From the Expats

What path will economy take

By Louis Kuijs (China Daily)
Updated: 2012-11-12 08:00

The once-in-a-decade leadership transition in China has triggered a lot of speculation over its possible impact on the country's economic policy. Starting with the macroeconomic policy stance, some observers think a major stimulus package is on its way after the new leadership is unveiled during the 18th National Congress of the Communist Party of China.

My colleagues and I at the Royal Bank of Scotland do not think so. In our view, a stimulus package has not come because policymakers are broadly comfortable with the growth outlook and now more concerned about the quality of growth. They are also still dealing with the negative consequences of the previous stimulus package and have somewhat greater tolerance for lower growth than in 2008.

Indeed, there are increasing signs that, after a steady economic slowdown through mid-2012, economic growth has bottomed out, even though we do not expect a rapid rebound in growth. Given this outlook, we do not expect a major economic stimulus ahead, although we think the macro-policy will remain supportive to growth.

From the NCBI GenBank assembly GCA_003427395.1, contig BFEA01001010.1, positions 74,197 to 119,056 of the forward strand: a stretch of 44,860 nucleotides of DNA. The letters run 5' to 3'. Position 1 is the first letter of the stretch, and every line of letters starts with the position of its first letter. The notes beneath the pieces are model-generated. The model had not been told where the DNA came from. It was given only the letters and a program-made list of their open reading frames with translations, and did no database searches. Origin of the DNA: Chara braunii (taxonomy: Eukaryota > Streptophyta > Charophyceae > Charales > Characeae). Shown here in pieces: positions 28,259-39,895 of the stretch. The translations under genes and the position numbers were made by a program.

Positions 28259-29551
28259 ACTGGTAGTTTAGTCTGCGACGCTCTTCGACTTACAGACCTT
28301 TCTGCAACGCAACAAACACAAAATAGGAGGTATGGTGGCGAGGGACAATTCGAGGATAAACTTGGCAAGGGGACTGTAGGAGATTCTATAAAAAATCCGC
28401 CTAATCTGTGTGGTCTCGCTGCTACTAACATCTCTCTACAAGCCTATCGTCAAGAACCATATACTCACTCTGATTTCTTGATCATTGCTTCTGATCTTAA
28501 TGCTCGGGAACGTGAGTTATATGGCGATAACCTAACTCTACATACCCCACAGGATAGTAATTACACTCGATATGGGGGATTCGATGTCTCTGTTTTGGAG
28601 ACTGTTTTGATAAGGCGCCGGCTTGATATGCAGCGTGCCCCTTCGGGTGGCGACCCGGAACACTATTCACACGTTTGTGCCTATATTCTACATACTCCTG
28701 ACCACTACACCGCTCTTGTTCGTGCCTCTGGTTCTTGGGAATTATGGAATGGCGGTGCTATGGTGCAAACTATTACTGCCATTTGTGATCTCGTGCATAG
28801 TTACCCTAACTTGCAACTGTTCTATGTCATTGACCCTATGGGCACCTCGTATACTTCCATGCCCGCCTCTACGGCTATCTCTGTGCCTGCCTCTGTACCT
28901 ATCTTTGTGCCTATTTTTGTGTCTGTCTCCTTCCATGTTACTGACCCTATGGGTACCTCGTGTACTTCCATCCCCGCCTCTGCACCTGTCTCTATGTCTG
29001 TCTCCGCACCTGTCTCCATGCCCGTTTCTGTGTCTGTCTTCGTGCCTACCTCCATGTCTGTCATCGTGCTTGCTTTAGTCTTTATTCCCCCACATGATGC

In the monetary area, while we expect monetary conditions to be kept accommodative, we do not see much room anymore for interest rate cuts. In the fiscal area, we expect a continued constructive approach to infrastructure projects and some pro-consumption measures to be included in the 2013 budget.

While there is reasonable agreement among economic and financial reforms experts on the elements of the policy agenda, the question is what will be the impact of the leadership transition on its orientation, emphasis and speed.

The reform agenda includes a broad set combining economic rebalancing, industrial upgrading and sustaining growth. One set of reforms is meant to channel resources to new and growing sectors, products and services.

They include reforms to increase prices and taxes of industrial inputs to reduce the subsidization of industry, set a level playing field for SOEs and other companies, remove entry barriers to several service sectors, separate regulators from regulated entities, and delineate more clearly the roles of the State and the market. They also include increasing competition in the financial sector, allowing banks more freedom to set lending and deposit rates, expanding non-bank financing and granting small and medium-sized enterprises and service sectors access to finance, raising the role of interest rates in the conduct of monetary policy, making exchange rate more flexible, increasing State-owned enterprises' dividends and channeling them into the overall fiscal envelope, and fostering innovation.

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